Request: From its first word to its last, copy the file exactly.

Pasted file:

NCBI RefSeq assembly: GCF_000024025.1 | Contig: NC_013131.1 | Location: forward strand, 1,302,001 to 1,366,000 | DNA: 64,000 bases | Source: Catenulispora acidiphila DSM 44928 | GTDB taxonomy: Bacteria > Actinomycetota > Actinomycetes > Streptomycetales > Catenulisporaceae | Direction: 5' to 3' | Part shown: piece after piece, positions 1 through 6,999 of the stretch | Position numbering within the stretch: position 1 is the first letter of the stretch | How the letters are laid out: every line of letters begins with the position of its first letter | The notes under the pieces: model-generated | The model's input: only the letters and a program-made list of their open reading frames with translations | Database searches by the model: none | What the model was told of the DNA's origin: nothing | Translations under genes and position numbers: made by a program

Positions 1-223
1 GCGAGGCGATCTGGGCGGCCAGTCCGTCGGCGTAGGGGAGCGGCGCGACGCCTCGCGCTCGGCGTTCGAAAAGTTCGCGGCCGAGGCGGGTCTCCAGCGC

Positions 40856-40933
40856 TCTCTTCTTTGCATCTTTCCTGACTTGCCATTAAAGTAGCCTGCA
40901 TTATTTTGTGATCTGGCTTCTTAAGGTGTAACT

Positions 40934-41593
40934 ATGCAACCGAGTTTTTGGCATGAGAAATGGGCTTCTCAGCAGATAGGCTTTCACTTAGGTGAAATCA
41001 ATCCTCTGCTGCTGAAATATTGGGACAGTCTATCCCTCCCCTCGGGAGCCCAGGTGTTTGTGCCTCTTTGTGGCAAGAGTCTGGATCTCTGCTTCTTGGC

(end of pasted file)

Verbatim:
NCBI RefSeq assembly: GCF_000024025.1 | Contig: NC_013131.1 | Location: forward strand, 1,302,001 to 1,366,000 | DNA: 64,000 bases | Source: Catenulispora acidiphila DSM 44928 | GTDB taxonomy: Bacteria > Actinomycetota > Actinomycetes > Streptomycetales > Catenulisporaceae | Direction: 5' to 3' | Part shown: piece after piece, positions 1 through 6,999 of the stretch | Position numbering within the stretch: position 1 is the first letter of the stretch | How the letters are laid out: every line of letters begins with the position of its first letter | The notes under the pieces: model-generated | The model's input: only the letters and a program-made list of their open reading frames with translations | Database searches by the model: none | What the model was told of the DNA's origin: nothing | Translations under genes and position numbers: made by a program

Positions 1-223
1 GCGAGGCGATCTGGGCGGCCAGTCCGTCGGCGTAGGGGAGCGGCGCGACGCCTCGCGCTCGGCGTTCGAAAAGTTCGCGGCCGAGGCGGGTCTCCAGCGC

Positions 40856-40933
40856 TCTCTTCTTTGCATCTTTCCTGACTTGCCATTAAAGTAGCCTGCA
40901 TTATTTTGTGATCTGGCTTCTTAAGGTGTAACT

Positions 40934-41593
40934 ATGCAACCGAGTTTTTGGCATGAGAAATGGGCTTCTCAGCAGATAGGCTTTCACTTAGGTGAAATCA
41001 ATCCTCTGCTGCTGAAATATTGGGACAGTCTATCCCTCCCCTCGGGAGCCCAGGTGTTTGTGCCTCTTTGTGGCAAGAGTCTGGATCTCTGCTTCTTGGC